I received a message from Mitchell and Ness that reminded me that today is Earl Campbell’s birthday.
Earl Christian Campbell was born at home 56 years ago today in Tyler, Texas. Campbell’s mother Ann gave her new son the first and middle name of the doctor who brought him into the world.
Campbell starred at John Tyler High School and was heavily recruited as a senior running back. According to Campbell, his top two college choices were Oklahoma and Texas.
Campbell did not go easy on then-Longhorns head coach Darrell Royal. Royal, due to his reluctance to integrate the Texas Longhorns football program, had long been accused of being a racist. During one recruiting visit, Campbell said to Royal, “I hear you don’t like black people.”
Royal convinced Campbell that he was not a racist, and that the University of Texas would be a great place for the high school star to play football and get a degree.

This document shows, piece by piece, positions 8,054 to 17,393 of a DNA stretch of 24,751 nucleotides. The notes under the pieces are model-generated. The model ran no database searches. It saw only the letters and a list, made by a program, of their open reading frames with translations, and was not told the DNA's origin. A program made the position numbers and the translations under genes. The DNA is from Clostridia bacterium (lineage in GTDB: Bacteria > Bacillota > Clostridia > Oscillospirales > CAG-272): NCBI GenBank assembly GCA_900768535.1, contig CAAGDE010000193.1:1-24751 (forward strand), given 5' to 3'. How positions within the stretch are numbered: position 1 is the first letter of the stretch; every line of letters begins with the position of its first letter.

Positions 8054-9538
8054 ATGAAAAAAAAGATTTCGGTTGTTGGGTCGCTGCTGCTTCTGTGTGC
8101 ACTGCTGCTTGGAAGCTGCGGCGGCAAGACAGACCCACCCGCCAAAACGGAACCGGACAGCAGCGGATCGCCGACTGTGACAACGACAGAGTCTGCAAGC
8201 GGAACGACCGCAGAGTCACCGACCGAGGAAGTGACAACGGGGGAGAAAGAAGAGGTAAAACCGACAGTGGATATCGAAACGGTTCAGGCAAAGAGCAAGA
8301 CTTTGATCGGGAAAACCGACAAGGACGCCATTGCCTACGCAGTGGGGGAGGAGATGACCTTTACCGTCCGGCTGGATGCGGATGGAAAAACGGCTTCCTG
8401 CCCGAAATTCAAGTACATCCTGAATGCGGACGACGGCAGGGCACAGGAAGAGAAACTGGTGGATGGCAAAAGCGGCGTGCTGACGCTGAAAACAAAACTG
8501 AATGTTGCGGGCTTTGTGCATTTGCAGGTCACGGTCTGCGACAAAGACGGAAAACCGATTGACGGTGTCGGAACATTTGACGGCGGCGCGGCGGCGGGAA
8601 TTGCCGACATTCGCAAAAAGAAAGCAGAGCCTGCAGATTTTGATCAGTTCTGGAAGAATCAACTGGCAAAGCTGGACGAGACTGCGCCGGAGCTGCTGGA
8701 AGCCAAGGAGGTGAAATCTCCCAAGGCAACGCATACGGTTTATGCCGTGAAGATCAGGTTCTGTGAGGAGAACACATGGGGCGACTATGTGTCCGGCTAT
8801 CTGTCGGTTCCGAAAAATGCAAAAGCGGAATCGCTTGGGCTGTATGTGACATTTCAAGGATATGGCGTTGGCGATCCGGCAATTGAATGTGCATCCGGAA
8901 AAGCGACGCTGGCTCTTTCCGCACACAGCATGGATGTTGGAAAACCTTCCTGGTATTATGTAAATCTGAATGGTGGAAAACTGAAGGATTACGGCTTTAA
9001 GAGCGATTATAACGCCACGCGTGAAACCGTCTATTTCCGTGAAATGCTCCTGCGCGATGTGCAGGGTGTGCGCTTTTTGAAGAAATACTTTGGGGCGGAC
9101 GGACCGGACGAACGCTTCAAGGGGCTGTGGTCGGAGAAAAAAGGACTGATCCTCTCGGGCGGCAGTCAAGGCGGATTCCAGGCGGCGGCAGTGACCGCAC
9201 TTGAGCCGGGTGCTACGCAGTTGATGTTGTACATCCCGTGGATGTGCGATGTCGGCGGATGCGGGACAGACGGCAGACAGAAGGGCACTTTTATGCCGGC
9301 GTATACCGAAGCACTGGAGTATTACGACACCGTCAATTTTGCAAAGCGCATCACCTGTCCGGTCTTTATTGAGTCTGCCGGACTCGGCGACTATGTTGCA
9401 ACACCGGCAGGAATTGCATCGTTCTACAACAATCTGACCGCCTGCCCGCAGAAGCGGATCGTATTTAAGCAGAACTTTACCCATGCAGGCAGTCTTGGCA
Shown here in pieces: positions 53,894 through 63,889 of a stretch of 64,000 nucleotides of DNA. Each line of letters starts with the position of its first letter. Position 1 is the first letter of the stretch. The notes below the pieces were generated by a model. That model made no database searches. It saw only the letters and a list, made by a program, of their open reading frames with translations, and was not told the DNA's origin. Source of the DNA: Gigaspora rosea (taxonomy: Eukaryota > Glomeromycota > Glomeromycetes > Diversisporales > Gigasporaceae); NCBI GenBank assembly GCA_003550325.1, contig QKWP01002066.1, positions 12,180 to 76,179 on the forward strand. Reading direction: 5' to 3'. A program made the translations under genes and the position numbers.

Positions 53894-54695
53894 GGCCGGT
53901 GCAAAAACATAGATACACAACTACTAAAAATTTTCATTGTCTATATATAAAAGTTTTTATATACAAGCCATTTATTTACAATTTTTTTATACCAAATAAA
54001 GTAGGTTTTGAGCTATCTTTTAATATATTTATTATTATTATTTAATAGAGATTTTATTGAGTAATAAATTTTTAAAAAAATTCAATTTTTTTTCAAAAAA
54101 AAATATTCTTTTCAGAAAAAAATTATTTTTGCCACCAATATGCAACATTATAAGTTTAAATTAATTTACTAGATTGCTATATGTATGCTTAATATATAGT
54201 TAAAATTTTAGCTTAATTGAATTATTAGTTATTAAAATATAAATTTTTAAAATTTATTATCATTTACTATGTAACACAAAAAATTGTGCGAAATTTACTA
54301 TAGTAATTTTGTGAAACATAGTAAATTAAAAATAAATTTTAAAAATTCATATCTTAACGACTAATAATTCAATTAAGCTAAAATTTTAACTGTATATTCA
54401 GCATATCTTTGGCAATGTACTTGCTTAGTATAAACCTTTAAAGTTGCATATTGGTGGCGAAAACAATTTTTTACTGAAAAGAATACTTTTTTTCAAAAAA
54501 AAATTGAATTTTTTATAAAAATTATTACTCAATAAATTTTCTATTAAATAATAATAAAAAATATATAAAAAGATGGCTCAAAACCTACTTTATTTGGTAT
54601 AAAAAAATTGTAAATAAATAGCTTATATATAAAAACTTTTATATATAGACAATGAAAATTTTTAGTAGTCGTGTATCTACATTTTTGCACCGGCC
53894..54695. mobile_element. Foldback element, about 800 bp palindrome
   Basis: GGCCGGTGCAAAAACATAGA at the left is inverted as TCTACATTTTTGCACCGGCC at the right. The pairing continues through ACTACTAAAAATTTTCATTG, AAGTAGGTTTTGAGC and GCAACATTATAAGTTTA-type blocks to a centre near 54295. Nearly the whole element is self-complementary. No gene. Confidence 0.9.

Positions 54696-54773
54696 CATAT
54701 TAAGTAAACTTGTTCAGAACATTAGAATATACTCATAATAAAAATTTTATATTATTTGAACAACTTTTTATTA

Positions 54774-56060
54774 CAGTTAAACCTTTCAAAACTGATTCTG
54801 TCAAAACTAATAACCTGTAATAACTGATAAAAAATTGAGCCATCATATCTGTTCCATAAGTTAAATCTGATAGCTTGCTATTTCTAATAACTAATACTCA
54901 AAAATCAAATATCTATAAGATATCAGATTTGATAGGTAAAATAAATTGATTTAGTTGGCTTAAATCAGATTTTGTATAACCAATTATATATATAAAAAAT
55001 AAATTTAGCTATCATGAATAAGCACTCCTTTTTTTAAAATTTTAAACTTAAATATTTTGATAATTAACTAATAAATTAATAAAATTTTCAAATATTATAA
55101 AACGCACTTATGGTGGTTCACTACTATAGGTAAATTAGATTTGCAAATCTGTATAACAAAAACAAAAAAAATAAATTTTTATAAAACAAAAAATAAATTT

At the end of Campbell’s final year at the University of Texas, he was awarded the Heisman Trophy. A few months later, the Houston Oilers drafted Campbell number one overall in the 1978 draft.
The Tyler Rose only played eight NFL seasons, but he literally and figuratively made an impact on the league, and on opposing defenders. One of his most famous highlights shows Campbell burying his helmet into the chest of Los Angeles Ram linebacker Isiah Robertson.
Campbell was named the NFL’s most valuable player in 1978, 0979 and 1980. He was inducted into the Pro Football Hall of Fame in 1991.
As a young football fan, I was impressed by Campbell’s humility, faith, and punishing running style. Today, I’m happy that Campbell played for both my alma mater and my favorite professional football team.
I’m saddened by the toll the game took on Campbell, but I’d guess that if he had to do it again, he would run with the same fierceness and determination he displayed during his short professional career.
You can get a fine number 34 Earl Campbell jersey from Mitchell and Ness for $225.
Happy birthday, Mr. Campbell.
Blair, Sam. The Driving Force (1980). Word Books
Pro Football Reference: Earl Campbell